Greek Government Grants Eldorado Gold Permit for Olympias Mine

The Greek government has granted Hellas Gold, a subsidiary of Canada’s Eldorado Gold, a license for the Olympias mine in northern Greece.

The company made the announcement on Tuesday, after Greece’s Environment and Energy Ministry gave the mining company the long-awaited permit.

“The project can now continue so that from the first quarter of 2017 the ore that will be produced at the mine will be processed at the Olympias facility,” Hellas Gold said in a statement.

Greece’s government had revoked Eldorado’s permit in August citing environmental concerns, the Council of State, the country’s top administrative court, annulled the government’s decision in January.

The Canadian company has been in acrimonious dispute with Environment and Energy Minister Panos Skourletis, who in January suspended work at its Skouries gold mine, one of the four projects the company has in Greece.

The permit allows Eldorado to set up a processing plant in Olympias, which is crucial for the development of the mine.

The company has allocated 155 million dollars, or about two-thirds of its total development budget for 2016, to develop the Olympias project.

Currently, the company employs 2,000 workers in an area with an unemployment rate above 30 percent.

source: greekreporter.com, By Philip Chrysopoulos

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Tensions mount between Eldorado Gold and Greek government

Greek Energy Minister Panos Skourletis says Eldorado Gold Corp. chief executive Paul Wright shorted the shares of his own company, comments the miner dismissed as “utter nonsense,” as tensions mount between the Canadian company and the government in Athens.

Eldorado shares fell 19 per cent to $3.53 on Jan. 12 on the Toronto Stock Exchange, the biggest one-day decline since December 2008, after Mr. Wright announced at a press conference in Athens that the company was suspending its investment plans for its Greek mines, blaming the attitude of the government.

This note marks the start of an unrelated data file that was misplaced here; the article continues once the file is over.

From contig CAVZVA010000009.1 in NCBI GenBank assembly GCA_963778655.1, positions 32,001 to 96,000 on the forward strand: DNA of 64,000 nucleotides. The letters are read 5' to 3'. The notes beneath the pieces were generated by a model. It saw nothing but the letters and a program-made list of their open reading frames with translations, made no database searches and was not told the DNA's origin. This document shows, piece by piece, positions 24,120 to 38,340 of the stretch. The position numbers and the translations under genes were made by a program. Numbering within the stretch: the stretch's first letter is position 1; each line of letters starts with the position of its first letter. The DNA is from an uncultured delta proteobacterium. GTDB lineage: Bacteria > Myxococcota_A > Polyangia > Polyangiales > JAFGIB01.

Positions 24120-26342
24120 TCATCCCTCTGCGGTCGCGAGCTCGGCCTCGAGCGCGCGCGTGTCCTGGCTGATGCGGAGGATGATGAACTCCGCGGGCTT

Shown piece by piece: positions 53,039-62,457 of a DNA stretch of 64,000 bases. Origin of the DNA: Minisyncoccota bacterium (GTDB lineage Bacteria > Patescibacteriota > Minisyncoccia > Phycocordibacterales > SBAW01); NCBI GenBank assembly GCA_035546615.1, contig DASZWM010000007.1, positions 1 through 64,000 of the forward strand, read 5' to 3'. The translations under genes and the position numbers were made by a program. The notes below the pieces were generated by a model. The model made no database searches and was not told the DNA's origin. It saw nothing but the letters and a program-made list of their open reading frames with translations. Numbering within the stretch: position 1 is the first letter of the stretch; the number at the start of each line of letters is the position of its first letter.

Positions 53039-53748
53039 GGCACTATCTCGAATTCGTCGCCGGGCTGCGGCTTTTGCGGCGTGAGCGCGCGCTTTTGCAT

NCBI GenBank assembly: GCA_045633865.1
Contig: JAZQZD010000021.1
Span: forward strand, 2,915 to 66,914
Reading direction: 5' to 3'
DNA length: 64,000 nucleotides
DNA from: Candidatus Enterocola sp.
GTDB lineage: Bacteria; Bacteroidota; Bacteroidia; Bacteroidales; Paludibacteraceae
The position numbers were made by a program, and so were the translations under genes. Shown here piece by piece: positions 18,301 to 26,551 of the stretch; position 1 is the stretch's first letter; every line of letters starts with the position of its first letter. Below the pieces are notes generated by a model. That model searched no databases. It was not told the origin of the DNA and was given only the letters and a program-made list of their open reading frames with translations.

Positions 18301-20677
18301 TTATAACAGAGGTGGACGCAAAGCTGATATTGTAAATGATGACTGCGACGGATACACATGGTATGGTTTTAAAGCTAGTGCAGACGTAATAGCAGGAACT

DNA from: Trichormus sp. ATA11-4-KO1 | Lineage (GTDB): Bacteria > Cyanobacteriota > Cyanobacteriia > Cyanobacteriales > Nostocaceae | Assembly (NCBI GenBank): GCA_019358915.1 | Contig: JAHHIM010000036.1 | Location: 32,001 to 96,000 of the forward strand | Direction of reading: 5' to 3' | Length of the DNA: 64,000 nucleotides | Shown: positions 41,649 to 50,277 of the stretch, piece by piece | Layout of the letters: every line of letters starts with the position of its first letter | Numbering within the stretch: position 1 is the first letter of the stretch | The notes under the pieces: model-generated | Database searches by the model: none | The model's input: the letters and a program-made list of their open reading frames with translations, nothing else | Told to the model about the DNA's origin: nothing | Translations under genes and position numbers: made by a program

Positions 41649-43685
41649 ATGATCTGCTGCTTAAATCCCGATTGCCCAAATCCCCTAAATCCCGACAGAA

“[Mr.] Wright is a CEO, he’s smart and he’s experienced; he gave a press conference knowing that the share price of the company would tumble,” Mr. Skourletis said when asked for an update on the country’s talks with Eldorado Gold in a wide-ranging interview on Thursday. “Why did he do that? In my opinion, and I told him when he was here, he played games with the share price. ‘You have told your friends that you are going to say these things at the press conference so that they could sell beforehand and then buy at lower prices.’”

The minister’s comments are the latest in a battle of words between the two sides that have failed to reach agreement over Eldorado’s plans to develop its mines in Greece. The country’s ruling Syriza party has said the company’s activities are polluting the environment. Mr. Skourletis last summer revoked a development permit for one of Eldorado’s mining sites. The decision was annulled by Greece’s top administrative court.

“I am absolutely certain that he shorts the company’s shares,” he said about Mr. Wright. “His compensation is tied, among other things, to the company’s share price, and he plays games with it.”

The minister provided no trading details to back his claim.

Mr. Skourletis’s allegations are “without basis and offensive,” Eduardo Moura, Eldorado vice-president and general manager for Greece, said in an e-mail, when asked to respond to the comment. The company’s spokeswoman in Vancouver, Krista Muhr, replying on behalf of the CEO, said the allegations are “utter nonsense.”

Elorado is not a heavily shorted stock, relative to other gold miners. In the week before Mr. Wright’s January comments in Athens, short positions in Eldorado rose to 1.9 per cent of the company’s free float, according to Markit data. That was slightly up from the 1.7-per-cent short interest on Dec. 31, which was a 52-week low.

By comparison, short interest in Barrick Gold Corp. was at 2.2 per cent of free float at the time, while Agnico Eagle Mines Ltd. was at 5.3 per cent and Iamgold Corp. at 7.6 per cent. Newmont Mining Corp. was at 0.5 per cent. (A short sale occurs when the seller borrows stock from a brokerage, and sells it, expecting the price to fall. If it does, the seller will buy stock at the lower price to replace the stock that was borrowed.)

Mr. Wright has recently been buying Eldorado shares. He added 18,569 shares at $3.83 a piece on Feb. 8, according to data compiled by Bloomberg. That brings his total to 1.17 million shares.

Eldorado closed at $4.01 a share on Tuesday on the TSX, for a market value of $2.87-billion.

Its shares have tumbled 39 per cent in the past year, the most among 19 competing miners tracked by Bloomberg, as it has gone back and forth with the government to develop its mines in Greece. Last month, the company said that a preliminary review indicates an after-tax impairment expense of $1.2-billion to $1.6-billion “primarily related to its Greek assets.”

“Eldorado’s commitment to Greece has resulted in over $700-million of investment into the country since 2012,” Mr. Moura, its vice-president, said. “The failure of the ministry on numerous fronts has forced the company to revise our investment plans; however, we remain committed to our Greek projects and the creation of jobs and long term development for the benefit of all stakeholders.”